I have a multi-platform computer running Windows 95, Windows NT 4.0 and SuSE Linux (kernel 2.0.36). My problem is that I don’t know how to install the Plug and Play modem on Linux. With the first two operating systems (Windows 95 and NT), the modem works just fine. I tried many ways of installing the modem using the Isa PNP tools. It recognizes the modem, but I still have trouble setting up the port. I read some of the HOWTOs and they don’t help me much. They say to set up the modem with the setserial command, but I don’t know how to use this command. In the Windows NT 4.0 setup, my modem is installed with the following parameters: COM5, IRQ 07, Input/Output Range 02E8 to 02EF.

Can someone tell me how to set up my modem on Linux? Or how to set up the modem using the setserial command? It is a 3Com US Robotics 56K Voice Faxmodem. —Manuel Enrique, phrotos@email.com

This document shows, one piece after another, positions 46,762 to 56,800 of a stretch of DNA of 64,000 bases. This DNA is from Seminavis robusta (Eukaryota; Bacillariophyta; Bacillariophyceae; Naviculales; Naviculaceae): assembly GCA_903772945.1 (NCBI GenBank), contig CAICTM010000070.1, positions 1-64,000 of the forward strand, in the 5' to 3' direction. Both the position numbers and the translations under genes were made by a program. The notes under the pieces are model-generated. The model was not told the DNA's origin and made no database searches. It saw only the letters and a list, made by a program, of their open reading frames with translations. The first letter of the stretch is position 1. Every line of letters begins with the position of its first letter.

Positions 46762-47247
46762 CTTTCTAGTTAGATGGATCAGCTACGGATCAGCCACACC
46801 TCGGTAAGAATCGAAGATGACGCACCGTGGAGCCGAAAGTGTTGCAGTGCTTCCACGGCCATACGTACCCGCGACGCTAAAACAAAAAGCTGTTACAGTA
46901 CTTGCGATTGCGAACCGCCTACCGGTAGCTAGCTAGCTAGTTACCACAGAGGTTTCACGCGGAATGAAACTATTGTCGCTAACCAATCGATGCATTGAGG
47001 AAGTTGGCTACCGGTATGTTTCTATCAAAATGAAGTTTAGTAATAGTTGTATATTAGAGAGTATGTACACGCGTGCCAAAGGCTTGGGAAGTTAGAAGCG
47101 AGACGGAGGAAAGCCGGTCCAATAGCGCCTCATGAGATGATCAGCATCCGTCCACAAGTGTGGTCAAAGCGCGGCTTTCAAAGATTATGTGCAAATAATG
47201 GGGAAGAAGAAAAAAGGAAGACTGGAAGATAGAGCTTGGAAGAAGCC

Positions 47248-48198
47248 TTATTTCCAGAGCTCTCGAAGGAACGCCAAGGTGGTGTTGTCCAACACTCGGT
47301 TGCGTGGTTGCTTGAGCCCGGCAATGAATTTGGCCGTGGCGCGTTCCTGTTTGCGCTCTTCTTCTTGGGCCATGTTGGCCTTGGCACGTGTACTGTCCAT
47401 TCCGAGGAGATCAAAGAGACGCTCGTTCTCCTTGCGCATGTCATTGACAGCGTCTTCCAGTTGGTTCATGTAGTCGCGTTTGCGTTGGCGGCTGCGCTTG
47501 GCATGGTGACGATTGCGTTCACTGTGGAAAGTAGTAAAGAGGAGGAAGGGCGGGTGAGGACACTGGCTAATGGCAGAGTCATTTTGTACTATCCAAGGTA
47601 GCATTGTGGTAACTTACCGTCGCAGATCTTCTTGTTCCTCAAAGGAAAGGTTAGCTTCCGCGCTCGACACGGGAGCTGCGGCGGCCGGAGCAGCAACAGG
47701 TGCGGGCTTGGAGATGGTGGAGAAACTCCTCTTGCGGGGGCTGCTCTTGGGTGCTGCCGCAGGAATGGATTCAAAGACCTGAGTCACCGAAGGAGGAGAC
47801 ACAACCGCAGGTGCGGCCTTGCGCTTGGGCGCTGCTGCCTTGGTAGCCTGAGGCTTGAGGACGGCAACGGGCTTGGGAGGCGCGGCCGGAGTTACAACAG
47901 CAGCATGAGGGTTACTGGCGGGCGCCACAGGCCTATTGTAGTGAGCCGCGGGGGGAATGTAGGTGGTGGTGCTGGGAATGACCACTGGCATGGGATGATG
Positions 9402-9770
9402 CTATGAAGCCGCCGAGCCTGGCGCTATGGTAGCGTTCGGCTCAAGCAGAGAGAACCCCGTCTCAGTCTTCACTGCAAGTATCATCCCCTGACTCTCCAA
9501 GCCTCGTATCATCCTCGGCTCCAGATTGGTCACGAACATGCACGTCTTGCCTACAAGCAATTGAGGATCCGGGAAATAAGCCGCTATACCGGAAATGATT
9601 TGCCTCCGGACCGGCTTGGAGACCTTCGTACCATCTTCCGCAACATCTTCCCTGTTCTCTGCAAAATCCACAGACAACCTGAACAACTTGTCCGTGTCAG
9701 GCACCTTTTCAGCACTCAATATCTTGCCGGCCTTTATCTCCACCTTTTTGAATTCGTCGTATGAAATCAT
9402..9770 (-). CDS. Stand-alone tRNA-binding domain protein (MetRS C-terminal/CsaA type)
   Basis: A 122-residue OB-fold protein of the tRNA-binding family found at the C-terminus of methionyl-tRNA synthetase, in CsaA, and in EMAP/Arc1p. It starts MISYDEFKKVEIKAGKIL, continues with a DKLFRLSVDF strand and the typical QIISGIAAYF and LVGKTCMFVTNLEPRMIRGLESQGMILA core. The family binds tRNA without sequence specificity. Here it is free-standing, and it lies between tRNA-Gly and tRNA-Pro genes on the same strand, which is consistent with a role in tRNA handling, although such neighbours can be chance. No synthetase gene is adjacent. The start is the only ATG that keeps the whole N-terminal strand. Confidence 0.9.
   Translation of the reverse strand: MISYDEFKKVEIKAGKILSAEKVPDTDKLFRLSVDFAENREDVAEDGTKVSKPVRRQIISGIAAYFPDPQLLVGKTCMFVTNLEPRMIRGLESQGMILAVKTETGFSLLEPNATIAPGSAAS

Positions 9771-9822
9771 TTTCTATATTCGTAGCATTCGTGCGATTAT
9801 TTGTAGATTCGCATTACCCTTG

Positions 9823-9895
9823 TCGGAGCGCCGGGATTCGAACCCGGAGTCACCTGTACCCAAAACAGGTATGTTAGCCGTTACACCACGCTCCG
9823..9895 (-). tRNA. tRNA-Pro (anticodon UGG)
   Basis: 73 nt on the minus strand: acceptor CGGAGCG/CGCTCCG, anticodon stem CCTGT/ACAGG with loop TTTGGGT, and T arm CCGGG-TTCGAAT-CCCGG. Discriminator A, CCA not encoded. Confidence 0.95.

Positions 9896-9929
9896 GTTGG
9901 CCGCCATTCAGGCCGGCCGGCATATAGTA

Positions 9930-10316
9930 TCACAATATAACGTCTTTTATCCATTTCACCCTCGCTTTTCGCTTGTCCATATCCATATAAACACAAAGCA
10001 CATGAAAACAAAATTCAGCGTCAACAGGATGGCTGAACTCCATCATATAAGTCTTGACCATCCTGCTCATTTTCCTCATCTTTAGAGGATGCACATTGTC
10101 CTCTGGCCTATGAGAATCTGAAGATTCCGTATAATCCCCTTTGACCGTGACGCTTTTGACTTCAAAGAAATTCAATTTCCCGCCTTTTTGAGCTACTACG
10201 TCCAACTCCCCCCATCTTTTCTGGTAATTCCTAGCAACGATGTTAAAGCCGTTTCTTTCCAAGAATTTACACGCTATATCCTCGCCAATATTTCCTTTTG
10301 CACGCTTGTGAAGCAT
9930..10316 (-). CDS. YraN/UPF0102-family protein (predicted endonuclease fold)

COM5 is usually (not always) a clue that your modem isn’t a modem but a winmodem, which would therefore be useless with anything other than Windows.

Now, if it really is a modem, you should find out which port it is on as far as Linux is concerned (probably ttyS2) with dmesg | grep ttyS right after boot. Then configure the interrupt and the port number like this:

setserial /dev/ttyS2 port 0x3E8 irq 2

substituting the right values for your card. —Marc Merlin, marc@merlins.org

Java Crashing Netscape?

I am somewhat more than a newbie, but when it comes to things I don’t know, I am clueless. I am running on Red Hat 6.0, and Netscape Communicator 4.5. Whenever I go to a Java web site, like linux.com or yahoo.com, Netscape will crash; that is, it will just disappear. If I run Netscape in a terminal ./netscape, it will also disappear whenever I go to a Java site. But in the terminal, it will say “bus error”. What does this mean? I know I enabled Java in my setting, but how can I fix this? —Eric Zabinski, diablo@elnet.com